‘Unhealthy’ relations between Russia and Cyprus

The international community must “commit itself to a two-state solution” to the Cyprus problem if negotiations for reunification fail yet again, according to former British foreign secretary Jack Straw.

Straw served in the post between 2001 and 2006, and penned an article for magazine Politico.

He said the UK, as a guarantor power of Cyprus, should “break the spell of Cyprus, put the two-state solution on the table, and seek to persuade other partners that it is the best way to unfreeze this conflict”.

He added that “there are plenty of examples where splitting states was the least worst option available. Czechoslovakia peacefully dissolved into two states in 1993. In the Balkans, the dissolution of Yugoslavia was anything but peaceful, yet most of the new republics have a better future ahead of them now than they ever did when they were in a single nation”.

In addition, he said Cyprus should never had been allowed to join the European Union and Greek Cypriot negotiators of “serious duplicity” during the Republic’s application process.

He said “as the prospect of EU membership became clearer, UN negotiators, with international support, calculated that linking an agreement on a peace settlement to EU membership offered the best hope for solving the island’s divisions”.

He mentioned the Annan Plan referendum in 2004, to which “Turkish Cypriots voted overwhelmingly in favour and Greek Cypriots voted against by an even greater margin”.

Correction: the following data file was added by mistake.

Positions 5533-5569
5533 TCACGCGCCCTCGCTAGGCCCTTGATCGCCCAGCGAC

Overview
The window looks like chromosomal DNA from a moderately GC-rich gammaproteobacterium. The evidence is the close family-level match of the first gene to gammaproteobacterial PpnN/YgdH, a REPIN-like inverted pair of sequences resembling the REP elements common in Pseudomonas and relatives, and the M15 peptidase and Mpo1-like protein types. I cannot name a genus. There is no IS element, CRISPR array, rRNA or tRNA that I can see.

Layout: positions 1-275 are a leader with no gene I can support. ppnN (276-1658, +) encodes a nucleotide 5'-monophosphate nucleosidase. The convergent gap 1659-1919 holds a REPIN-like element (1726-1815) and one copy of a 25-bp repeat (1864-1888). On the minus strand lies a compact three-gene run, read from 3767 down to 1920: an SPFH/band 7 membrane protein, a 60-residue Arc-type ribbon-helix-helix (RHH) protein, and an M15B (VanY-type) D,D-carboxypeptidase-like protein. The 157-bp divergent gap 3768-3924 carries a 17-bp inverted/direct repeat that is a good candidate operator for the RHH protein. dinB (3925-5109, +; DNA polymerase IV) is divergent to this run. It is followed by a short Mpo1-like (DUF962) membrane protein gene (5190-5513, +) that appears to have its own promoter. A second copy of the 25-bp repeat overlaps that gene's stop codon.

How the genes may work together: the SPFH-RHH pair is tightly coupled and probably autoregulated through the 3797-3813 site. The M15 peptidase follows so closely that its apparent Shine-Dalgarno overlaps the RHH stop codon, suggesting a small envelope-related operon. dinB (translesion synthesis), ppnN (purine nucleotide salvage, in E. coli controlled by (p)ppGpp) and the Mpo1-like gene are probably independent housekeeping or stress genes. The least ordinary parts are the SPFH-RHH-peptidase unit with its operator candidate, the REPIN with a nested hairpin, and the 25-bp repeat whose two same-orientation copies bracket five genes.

“Many of us who had witnessed this process believed that there had been serious duplicity on the part of Greek Cypriot negotiators. In retrospect, we could, and should have put Cyprus’s accession on ice at this stage, and made it clear to both sides that only a united island would be allowed to join the EU”, he said.

He added that “the bloc’s failure, to which I was a party, means the EU itself has presided over a frozen conflict, and in doing so, it has lost all serious leverage over Greek Cypriots”.

He said Greek Cypriots “believe, correctly, that they have carte blanche – not least in relation to Russia, and that any peace deal with the north, however accommodating to Greek Cypriot interests, will be less satisfactory than the status quo”.

“The history of UN negotiations since 2004 makes my point”.

Elsewhere in the article, he poured scorn on the Republic’s dealings with Russia, saying “the close association between Russia and the Greek Cypriot Republic of Cyprus is longstanding, all pervasive, and, many believe, rather unhealthy”.

He added that “well into the last decade, tiny Cyprus was the third largest foreign direct investor in Russia”, saying the money was mostly Russian capital which had been hidden offshore in Cyprus to avoid tax and scrutiny and then reinvested back into Russia.